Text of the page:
Crack-Up (1946)

Crack-Up (1946)

Directed by Irving Reis and based on a story by Fredric Brown that was adapted by John Paxton Ben Bengal and Ray Spencer this average film noir drama stars Pat O’Brien Claire Trevor and Herbert Marshall (among others). O’Brien plays George Steele a man who is ‘caught’ breaking into a museum by a police officer who subdues him. It is then learned that Steele is an art forgery expert who gives lectures at the museum much to the chagrin of Mr. Barton (Erskine Sanford) the nervous head of the museum. A disoriented Steele then tells a story about having been in a train wreck while going to visit his sick and dying mother. The police detective Lieutenant Cochrane (Wallace Ford) is skeptical about Steele’s story. Others listening in include his longtime girlfriend Terry Cordell (Trevor); Dr. Lowell (a psychiatrist?) played by Ray Collins who’s helps Steele recall his story (shown in an extensive flashback sequence) and is also a member of the museum board; Barton and a man named Traybin (Marshall) who’d earlier been introduced to Steele by Terry as a potential donor (her job at the museum consists of schmoozing and soliciting donations from rich philanthropists) but who also admits that he worked for the British in much the same capacity as Steele during the war (trying to detect forgeries among the paintings confiscated by the Nazi’s). We quickly learn that Lt. Cochrane takes ‘orders’ from Traybin as well. A couple of other characters are also introduced Dean Harens as Reynolds a wealthy philanthropist who scowls during Steele’s lecture to the public about his trade and later throws a party; Damian O’Flynn as Stevenson a friend of Steele’s who’s later murdered for what he learns; and Mary Ware playing a character of the same name who works for Mr. Barton.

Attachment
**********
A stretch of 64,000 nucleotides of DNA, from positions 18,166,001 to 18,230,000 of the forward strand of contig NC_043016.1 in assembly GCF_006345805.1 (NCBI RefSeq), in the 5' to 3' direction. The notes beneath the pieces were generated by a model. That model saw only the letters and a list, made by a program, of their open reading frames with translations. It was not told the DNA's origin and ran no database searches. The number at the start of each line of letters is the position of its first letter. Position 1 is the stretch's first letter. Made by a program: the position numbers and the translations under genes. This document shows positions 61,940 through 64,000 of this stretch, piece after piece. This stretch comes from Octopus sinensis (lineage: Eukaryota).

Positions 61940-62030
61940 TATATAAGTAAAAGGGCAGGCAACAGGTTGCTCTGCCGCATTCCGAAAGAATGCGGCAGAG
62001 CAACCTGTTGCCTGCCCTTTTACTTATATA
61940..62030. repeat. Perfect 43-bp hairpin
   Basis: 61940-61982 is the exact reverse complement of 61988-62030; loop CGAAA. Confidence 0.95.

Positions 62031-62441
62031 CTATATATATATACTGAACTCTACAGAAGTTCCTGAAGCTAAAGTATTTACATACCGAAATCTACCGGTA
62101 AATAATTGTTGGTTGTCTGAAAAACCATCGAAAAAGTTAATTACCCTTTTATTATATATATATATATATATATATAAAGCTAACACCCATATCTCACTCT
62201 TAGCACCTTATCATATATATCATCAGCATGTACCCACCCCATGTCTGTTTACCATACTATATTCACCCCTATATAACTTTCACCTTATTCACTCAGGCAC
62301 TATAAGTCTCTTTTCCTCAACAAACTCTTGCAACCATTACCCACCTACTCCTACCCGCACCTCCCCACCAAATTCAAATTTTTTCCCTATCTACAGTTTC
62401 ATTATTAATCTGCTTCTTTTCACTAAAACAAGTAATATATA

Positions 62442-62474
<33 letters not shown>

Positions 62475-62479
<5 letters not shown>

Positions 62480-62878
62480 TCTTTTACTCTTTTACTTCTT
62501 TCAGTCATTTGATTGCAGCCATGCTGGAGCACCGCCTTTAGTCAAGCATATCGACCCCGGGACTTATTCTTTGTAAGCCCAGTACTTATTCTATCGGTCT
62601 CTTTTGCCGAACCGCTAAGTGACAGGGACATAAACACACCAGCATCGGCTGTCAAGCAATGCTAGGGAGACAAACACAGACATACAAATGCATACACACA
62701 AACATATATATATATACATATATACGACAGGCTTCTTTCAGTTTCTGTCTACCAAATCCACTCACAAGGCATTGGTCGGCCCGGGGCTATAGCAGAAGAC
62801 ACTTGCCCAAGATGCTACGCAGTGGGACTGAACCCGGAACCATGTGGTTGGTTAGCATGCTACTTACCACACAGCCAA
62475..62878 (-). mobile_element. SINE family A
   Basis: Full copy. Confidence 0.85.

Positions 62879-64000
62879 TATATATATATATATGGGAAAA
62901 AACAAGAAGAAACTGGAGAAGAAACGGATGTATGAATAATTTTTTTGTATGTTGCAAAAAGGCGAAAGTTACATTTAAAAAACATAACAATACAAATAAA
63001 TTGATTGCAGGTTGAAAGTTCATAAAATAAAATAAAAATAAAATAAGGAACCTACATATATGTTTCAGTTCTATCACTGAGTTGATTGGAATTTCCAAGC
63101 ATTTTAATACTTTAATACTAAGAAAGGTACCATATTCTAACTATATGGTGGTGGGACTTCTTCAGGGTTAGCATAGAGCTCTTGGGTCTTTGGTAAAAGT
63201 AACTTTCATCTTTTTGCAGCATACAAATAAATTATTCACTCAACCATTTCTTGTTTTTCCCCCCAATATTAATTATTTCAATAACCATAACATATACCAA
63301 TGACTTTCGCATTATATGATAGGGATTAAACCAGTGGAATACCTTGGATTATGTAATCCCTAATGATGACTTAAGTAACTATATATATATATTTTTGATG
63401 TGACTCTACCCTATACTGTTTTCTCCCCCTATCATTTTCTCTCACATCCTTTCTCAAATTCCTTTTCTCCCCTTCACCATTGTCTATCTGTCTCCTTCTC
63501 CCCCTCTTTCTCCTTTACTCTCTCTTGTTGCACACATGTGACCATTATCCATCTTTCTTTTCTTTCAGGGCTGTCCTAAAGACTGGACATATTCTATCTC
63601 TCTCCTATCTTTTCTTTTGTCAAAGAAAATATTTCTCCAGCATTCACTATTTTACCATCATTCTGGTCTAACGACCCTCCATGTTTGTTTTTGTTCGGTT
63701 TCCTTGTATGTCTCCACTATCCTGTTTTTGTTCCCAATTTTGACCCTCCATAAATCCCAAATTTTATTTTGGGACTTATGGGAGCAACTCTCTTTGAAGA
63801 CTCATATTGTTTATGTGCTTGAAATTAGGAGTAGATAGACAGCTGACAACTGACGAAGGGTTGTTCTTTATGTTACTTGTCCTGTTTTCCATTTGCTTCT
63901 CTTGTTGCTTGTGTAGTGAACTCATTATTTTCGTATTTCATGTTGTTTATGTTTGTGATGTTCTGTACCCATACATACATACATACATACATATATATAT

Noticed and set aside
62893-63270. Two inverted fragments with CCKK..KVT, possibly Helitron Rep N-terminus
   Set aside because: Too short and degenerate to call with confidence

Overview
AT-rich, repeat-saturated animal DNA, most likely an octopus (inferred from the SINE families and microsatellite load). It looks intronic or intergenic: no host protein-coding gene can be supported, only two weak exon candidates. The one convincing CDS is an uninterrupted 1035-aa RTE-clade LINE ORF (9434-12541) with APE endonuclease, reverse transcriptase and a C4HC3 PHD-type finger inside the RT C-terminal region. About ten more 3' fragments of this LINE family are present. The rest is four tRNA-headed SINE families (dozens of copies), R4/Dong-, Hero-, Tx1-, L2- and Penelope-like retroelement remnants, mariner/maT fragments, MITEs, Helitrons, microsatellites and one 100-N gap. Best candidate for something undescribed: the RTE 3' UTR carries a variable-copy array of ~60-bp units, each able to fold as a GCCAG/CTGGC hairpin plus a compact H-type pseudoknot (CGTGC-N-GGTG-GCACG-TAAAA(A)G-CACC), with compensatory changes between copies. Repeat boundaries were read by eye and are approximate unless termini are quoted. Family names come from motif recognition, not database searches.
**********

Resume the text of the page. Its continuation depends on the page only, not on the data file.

There’s not a lot of mystery intrigue or substance to the plot which deals with whether the museum has recently exhibited forgeries that had been substituted for the originals. O’Brien didn’t encourage a lot of interest in this style of film (at least for me) either; Trevor’s character seems to have little place or purpose besides providing a confusion factor for O’Brien’s in relation to Marshall’s. In the end it’s just a simple story about a thief (and his accomplice); the false character meant to throw the viewer off the trail (e.g. Reynolds) hardly appears at all though Sanford’s character does for one scene. When the criminal is revealed it’s neither an ‘oh my’ surprise nor is his motivation for murder entirely satisfactory; his accomplice’s actions made no sense either (e.g. why would the accomplice help Steele to learn what was already known before taking him to the murderer?).

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